H. and I have just come back from a two-week holiday in Rome.  We left Great Britain, we left the United Kingdom, and have come back to Little England, with everything this implies.  For the first week after the Referendum, the first thought I woke up with every morning was that it had all been a far-fetched, stupid dream.  We would get up, have breakfast, stroll in the blazing Roman sunshine then, once the holiday was over, go back home.  Home.  But as we got up, had breakfast, and read the newspapers and Twitter feed on my iPad, we went for a stroll in the blazing Roman sunshine with icy unease in our hearts.  Home.  Would England still be home?

I am not a devotee of the European Union as such, but I am a European to the core, and, as a result, I feel that the European Union is the best option in an imperfect system.  I can’t claim to be politically all that well informed.  However, when I saw the encouragement Brexit would give the extreme right-wing, anti-immigration, at times xenophobic factions rising throughout Europe, there was only one way for me to vote in the EU Referendum, and that was to Remain a part of the EU.

My British father (with some Cornish and Welsh) played no part in my growing up.  Other than a blood connection, I had no legal or moral claim to Britain.  When I first moved here from Rome, aged nineteen, this country couldn’t have been more alien to me.  Shops closing at 5.30 p.m., electrical appliances sold without plugs, first-class-stamped letters arriving the very next day, people under-dressing, under-eating and understating.  And then there was the language.  Language is not a birthright.  My early childhood at an American school had been followed by nine years in the French education system.  In my first week in England, I went to see Chariots of Fire, and had difficulty following.  Colloquial, non-bookish English, was incomprehensible to me.  Sarcasm, dished out by my landlady with considerably more generosity than food, was something I couldn’t see coming until I felt it sting like a paper cut.  People seemed amused, though in a disapproving way, I sensed, by my American accent.

The first week, I cried a few times.  The second week, I went to evensong at King’s, and fell in love with Cambridge, the dramatically changeable East Anglian skies, the flat Fens where the horizon is so low, the land seems to go on for ever and ever.  So I decided to conquer myself a place on this island, and set out to work.  I was determined to be accepted, to be at home here.  Every evening, I sat memorising words from the Oxford Concise Dictionary.  I made myself keep a journal in English only.  I watched how people moved, how they spoke, how they dressed.  I aped their speech, their accent, their cadenza, their tone.  The way it rose and fell.  I swapped my green MaxMara jacket for a gun-metal grey duffle coat, learnt to add milk into my tea, cycle on the left-hand side of the road, and the true intended meaning of the adjective “interesting”.  I acted English… until I became English.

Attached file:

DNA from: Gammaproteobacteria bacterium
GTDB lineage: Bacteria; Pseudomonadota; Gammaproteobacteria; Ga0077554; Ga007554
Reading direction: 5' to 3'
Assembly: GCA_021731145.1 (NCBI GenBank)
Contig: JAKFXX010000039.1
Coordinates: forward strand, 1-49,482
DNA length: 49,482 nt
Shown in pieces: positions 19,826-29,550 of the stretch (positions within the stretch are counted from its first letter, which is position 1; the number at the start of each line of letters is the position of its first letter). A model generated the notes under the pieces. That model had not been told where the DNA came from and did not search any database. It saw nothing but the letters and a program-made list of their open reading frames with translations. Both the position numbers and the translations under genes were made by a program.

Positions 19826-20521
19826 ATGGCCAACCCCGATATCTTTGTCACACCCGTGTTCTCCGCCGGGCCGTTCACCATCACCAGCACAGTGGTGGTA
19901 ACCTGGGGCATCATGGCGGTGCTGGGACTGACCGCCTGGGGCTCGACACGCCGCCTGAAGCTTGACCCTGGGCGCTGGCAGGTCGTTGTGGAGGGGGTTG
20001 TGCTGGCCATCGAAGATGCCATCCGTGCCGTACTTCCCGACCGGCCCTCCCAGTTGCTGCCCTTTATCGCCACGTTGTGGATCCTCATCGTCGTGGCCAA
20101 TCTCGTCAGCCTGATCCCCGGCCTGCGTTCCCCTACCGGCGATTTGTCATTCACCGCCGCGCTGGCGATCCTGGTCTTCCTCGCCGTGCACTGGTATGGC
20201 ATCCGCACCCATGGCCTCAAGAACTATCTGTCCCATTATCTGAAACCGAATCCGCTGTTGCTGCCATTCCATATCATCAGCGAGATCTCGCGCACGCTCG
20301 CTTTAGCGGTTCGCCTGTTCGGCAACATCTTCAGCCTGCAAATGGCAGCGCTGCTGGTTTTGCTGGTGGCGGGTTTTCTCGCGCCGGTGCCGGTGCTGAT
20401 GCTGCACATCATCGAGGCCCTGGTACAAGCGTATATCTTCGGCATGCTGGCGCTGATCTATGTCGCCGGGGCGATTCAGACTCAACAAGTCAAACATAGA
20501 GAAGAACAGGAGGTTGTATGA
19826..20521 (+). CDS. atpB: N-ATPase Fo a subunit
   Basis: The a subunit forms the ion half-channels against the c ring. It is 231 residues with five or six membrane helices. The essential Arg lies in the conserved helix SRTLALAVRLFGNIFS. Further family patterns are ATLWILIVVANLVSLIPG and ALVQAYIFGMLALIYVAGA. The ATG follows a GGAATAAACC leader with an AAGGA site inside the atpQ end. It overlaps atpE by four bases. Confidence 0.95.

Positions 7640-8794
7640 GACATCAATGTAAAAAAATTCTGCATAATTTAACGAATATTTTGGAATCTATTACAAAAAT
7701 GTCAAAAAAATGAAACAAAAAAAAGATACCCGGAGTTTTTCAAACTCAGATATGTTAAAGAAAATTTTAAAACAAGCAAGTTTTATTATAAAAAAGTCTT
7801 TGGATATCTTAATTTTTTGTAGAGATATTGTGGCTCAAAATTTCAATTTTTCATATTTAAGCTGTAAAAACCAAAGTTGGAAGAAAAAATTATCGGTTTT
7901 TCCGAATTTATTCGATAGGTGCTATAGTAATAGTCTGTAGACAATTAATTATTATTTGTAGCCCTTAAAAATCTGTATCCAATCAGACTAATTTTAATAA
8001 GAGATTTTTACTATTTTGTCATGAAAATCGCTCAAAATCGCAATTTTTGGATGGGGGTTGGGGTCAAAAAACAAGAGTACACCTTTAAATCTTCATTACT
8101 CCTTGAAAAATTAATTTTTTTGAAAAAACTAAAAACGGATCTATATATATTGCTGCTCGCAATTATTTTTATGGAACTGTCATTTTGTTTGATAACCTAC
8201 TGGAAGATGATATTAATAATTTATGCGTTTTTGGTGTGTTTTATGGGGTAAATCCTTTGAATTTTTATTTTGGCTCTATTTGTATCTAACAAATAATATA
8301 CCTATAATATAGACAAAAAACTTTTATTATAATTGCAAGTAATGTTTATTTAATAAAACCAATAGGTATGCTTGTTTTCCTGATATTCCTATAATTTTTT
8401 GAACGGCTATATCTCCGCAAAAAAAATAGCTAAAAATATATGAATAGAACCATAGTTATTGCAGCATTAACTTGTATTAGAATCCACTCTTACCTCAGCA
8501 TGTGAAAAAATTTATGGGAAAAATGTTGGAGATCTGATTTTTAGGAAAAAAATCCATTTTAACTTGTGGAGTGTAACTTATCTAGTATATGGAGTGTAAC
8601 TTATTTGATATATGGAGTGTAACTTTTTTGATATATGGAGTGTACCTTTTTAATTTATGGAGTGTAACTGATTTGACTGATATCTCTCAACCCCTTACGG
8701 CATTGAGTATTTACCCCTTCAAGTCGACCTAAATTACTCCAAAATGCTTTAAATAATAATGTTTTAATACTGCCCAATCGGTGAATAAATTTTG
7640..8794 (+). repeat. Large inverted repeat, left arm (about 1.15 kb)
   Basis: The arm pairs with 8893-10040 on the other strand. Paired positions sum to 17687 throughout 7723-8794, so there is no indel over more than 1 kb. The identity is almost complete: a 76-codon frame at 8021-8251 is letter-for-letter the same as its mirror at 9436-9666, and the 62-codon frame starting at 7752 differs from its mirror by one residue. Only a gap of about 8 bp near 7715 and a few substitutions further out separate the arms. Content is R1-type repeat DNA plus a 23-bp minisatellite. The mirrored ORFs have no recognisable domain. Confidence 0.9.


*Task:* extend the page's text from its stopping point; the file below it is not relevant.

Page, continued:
I’ll never forget the boundless pride and joy I felt, a few years later, the first time I went to see a Shakespeare play without reading it first, and understood it.  Or when I directed a production of The Duchess of Malfi, and the actors asked me to explain some of the Jacobean language.  Or when I got my first job teaching English as a Foreign Language, at a British Council accredited school, after qualifying at International House.  I write in English, I translate from Italian, French and Russian into English.  People ask me which language I think in.  I laugh.  I don’t think in a language but in concepts.  Doesn’t everybody? Heavens, if my thoughts needed sentences in order to be formed, I’d be a really slow thinker!

I have lived in this country for over thirty years.  I have loved it and felt at home here.  To the point where I feel entitled to make lovingly sarcastic public remarks about its flaws.

I feel at home here, except for the odd hiccup, like a needle scratching a record, when somebody, in a shop or at a party, suddenly catches me unaware by asking, “What’s your accent?” Then, for a few minutes, I feel as though I am seen as a usurper, as someone who doesn’t really have a right to be here, perhaps even not entitled to speak English quite to this standard.  But it’s only a few minutes of discomfort.  Then I feel at home again.  My accent is what betrays me.  An accent that has been described as French, Dutch, Irish, American, Russian, but mostly – and unfathomably – as South African.  Perhaps it’s the way I clip my consonants.

Other than the sticky accent issue, I can honestly say that I have never experienced any xenophobia directed at me.  Some might say I’ve been lucky.  I can only make a judgement based on my personal experience.

But now, in the light of the xenophobic episodes that have taken place since Brexit won at the Referendum, for the first time in over thirty years I feel anxious.  As someone rightly said, it’s not that half the country is racist, it’s that the handful of racists so far muzzled by political correctness thinks it now forms half the country and consequently entitled to express its xenophobia without restraint.  Poet George Szirtes wrote a very poignant article in The Guardian, yesterday, which illustrates how I feel.  Unlike him, I am not a refugee.  But I have started from scratch in more than one country, and more than one language.  When I was nine, we moved from Italy to Greece.  A year later, we moved to France.  Six years later, it was back to Italy.  When I was nineteen, I moved to England.  I know what it is to learn a new language, new customs, new gestures, new ways of dressing, new ways of eating, new ways of thinking.  I know what it is to shapeshift in order to survive.  I know what it is to leave everything behind, sometimes through choice, sometimes not, and start from scratch. I do not want to be forced to do it again.  Will I walk into a shop, one of these days, and will someone, upon hearing my accent, say something insulting to me?